Webpages are the files that make up the World Wide Web. An individual webpage is a text document written in HTML (hypertext markup language). When a web browser displays a webpage, it translates the markup language into readable content. Webpages are hosted on a web server, and the collection of webpages hosted on the same domain name make up a website.

An individual webpage consists of several different elements. In addition to the HTML file itself, most webpages include a cascading style sheet (CSS) that controls how text, tables, and other elements are formatted. Style sheets may be embedded in the webpage's HTML file, or stored as a separate file on the web server. Images, video, and audio that appear on a webpage are also separate files on the web server, and are loaded with the webpage when you visit it.

A typical webpage consists of an HTML file, style sheet, images, and other resources
A typical webpage consists of an HTML file, style sheet, images, and other resources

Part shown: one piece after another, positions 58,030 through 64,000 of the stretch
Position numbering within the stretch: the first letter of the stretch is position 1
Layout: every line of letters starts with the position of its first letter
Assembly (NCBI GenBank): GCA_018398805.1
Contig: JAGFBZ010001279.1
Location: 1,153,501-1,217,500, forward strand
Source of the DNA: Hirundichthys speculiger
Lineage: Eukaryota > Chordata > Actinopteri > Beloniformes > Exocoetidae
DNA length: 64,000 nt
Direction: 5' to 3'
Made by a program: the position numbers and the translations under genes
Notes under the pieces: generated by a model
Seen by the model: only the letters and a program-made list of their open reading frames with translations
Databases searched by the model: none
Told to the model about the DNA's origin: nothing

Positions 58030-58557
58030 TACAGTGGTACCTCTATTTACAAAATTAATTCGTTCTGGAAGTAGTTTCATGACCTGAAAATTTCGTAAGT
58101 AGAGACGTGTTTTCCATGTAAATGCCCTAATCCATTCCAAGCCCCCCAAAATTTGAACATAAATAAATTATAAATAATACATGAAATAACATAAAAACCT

A webpage can be either static or dynamic. Static pages show the same content each time they are viewed and are saved on the web server as HTML files. Dynamic pages are instead generated on demand whenever a browser requests them. These pages are typically written in scripting languages such as PHP, Perl, ASP, or JSP. The scripts in the pages run functions on the server and return the results of those functions, like displaying some information from a database. The server returns the requested information as HTML code, so when the page gets to your browser, it can translate and display the HTML.

Updated February 16, 2023 by Brian P.

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